H1N1 Flu: What You Need to Know
What is H1N1 flu?
H1N1 flu (“swine flu”) is caused by a virus similar to regular (seasonal) flu. The illness can cause fever, cough, sore throat, tiredness, aches, chills and stuffy nose. H1N1 flu spreads when a sick person coughs or sneezes. You can also get infected by touching something with flu viruses on it and then touching your own mouth or nose.
How can I protect myself and others from H1N1 flu?
- Don’t get too close to people who are sick. If you get sick yourself, avoid close contact with other people.
- Cover your nose and mouth when you sneeze. And wash your hands often with soap and water or an alcohol-based hand cleaner.
What should I do if I develop flu-like symptoms, such as fever and cough?
- Stay home from school or work until 24 hours after your symptoms go away.
- If you are over 65, under 2 or pregnant – or you have asthma or other health problems – call your doctor to see if you need medicine. Your doctor may be able to give you a prescription over the phone.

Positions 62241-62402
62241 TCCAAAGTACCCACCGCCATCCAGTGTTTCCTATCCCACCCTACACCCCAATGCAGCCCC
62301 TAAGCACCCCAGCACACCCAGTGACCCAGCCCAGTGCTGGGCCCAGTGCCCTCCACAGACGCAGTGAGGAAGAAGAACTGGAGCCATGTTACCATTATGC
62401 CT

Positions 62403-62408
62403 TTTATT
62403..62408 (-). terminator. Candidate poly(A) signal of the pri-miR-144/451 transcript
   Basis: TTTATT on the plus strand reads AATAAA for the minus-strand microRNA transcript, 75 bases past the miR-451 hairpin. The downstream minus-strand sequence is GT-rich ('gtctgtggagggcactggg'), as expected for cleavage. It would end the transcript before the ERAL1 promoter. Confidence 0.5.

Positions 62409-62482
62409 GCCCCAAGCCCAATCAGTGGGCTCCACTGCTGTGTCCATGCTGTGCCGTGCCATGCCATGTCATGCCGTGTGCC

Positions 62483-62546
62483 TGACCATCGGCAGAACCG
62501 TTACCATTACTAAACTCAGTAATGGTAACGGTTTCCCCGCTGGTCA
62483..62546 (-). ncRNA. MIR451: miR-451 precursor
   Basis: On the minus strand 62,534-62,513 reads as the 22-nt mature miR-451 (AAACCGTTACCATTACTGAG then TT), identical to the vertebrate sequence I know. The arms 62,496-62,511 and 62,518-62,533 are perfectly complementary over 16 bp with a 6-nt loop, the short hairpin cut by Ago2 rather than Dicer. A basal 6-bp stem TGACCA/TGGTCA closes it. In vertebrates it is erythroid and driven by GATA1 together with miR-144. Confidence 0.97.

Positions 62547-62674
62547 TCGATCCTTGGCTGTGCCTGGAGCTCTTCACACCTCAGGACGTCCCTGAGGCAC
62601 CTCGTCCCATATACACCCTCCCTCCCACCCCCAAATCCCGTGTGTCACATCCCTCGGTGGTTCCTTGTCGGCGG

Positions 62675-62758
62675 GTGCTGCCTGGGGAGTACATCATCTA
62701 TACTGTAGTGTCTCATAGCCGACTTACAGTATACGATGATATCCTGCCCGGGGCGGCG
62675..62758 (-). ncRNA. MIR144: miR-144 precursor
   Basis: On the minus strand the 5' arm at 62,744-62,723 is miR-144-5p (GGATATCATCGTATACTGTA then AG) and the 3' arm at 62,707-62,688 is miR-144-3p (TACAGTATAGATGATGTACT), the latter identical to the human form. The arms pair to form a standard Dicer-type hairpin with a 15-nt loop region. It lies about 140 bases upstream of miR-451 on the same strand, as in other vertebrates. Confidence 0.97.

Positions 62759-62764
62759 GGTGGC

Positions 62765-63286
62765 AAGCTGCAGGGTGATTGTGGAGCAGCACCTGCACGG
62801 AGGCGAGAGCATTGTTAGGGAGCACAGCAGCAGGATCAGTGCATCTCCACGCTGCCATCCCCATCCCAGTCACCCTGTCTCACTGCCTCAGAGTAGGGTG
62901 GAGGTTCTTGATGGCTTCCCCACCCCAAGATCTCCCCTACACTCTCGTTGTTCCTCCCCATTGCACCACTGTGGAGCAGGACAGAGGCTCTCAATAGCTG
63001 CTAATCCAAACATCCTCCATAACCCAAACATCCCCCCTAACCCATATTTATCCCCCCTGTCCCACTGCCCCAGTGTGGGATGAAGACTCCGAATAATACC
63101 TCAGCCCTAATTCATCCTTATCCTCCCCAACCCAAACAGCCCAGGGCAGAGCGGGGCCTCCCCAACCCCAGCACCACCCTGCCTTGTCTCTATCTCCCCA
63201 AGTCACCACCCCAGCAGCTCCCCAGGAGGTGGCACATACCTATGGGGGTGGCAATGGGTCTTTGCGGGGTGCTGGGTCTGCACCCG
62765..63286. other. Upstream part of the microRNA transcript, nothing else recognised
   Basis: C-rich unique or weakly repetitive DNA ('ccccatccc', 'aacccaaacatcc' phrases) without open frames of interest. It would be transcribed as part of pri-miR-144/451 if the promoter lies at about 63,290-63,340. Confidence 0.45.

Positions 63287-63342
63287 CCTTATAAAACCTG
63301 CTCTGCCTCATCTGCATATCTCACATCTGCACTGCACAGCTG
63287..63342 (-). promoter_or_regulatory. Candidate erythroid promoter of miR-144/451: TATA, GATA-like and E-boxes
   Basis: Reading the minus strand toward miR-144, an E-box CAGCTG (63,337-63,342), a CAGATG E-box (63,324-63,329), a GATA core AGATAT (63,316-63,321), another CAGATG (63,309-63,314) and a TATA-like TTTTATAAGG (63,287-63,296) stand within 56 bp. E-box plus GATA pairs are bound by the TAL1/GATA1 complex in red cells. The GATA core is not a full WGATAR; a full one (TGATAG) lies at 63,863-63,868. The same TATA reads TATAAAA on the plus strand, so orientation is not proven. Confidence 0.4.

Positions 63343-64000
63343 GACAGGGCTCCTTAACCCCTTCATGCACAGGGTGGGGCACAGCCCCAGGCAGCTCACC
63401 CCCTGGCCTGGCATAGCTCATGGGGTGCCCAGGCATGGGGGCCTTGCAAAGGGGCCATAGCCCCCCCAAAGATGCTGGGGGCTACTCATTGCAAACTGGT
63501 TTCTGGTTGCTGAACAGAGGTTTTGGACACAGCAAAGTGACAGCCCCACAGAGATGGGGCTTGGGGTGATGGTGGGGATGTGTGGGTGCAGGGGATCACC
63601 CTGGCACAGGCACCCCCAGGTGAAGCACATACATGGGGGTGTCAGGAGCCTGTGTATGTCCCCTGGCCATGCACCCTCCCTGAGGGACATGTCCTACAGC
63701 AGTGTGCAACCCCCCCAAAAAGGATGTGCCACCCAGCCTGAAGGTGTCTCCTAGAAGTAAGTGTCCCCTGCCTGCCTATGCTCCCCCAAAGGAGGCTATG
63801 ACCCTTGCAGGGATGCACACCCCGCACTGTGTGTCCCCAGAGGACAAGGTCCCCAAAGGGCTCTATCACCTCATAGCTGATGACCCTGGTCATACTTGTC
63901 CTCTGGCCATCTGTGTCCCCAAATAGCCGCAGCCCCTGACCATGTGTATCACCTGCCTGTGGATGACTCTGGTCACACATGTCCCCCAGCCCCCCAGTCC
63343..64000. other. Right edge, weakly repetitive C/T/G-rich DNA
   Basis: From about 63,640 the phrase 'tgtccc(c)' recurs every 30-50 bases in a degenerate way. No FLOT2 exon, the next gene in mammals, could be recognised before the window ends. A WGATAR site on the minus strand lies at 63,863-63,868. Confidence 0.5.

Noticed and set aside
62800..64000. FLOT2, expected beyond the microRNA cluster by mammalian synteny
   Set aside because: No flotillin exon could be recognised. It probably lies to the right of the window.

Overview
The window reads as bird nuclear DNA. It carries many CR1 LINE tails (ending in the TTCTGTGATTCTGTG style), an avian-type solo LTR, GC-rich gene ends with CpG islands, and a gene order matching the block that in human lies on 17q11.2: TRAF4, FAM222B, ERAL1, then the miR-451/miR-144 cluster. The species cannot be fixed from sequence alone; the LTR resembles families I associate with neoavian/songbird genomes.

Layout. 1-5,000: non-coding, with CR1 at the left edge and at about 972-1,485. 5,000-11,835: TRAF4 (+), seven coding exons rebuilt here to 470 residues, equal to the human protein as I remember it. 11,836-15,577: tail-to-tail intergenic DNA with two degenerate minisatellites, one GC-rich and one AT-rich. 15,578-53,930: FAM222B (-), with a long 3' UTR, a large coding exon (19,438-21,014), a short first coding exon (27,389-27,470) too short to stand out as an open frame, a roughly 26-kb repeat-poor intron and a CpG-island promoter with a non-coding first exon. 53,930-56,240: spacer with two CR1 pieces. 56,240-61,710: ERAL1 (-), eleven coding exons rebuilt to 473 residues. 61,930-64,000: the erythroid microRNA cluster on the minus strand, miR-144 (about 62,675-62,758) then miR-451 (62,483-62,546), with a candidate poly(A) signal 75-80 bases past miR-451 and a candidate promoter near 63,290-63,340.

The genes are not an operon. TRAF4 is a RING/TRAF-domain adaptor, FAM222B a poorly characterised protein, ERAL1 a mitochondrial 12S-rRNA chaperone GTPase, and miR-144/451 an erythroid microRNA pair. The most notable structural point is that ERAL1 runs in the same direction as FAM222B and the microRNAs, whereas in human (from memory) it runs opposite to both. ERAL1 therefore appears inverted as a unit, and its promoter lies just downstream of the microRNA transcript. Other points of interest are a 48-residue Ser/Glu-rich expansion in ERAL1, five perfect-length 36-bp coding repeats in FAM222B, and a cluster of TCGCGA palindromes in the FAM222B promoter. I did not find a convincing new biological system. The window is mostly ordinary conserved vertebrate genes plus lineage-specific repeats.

- You don’t need to go to an emergency room unless you have severe symptoms, such as breathing problems.
When do I need medicine for the flu?
Most people recover without medication, but some people are more likely to get severely ill with the flu. Those at risk include everyone over 65, under 2 or pregnant, and anyone with other long-term health problems, such as asthma or diabetes.
- If you belong to one of these groups and you get come down with symptoms of flu, call your health care provider right away to get a prescription.
When should I go to the emergency room or hospital?
You don’t need to go the hospital or emergency room unless you have severe symptoms. Severe symptoms include:
- Trouble breathing or shortness of breath (rapid breathing in children)
- Pain or pressure in the chest or stomach
- Bluish skin color
- Dizziness or confusion
- Increasing fever
- Vomiting that won’t stop
Should I send my children to school?
- If your child is sick, he or she should stay home until 1 day after symptoms go away. Healthy children do not need to miss school unless classes are canceled. You can find out if your school is closing by visiting http://schools.nyc.gov/Home/Spotlight/closures.htm.
For more information: Visit www.nyc.gov/html/doh/html/cd/cd-h1n1flu.shtml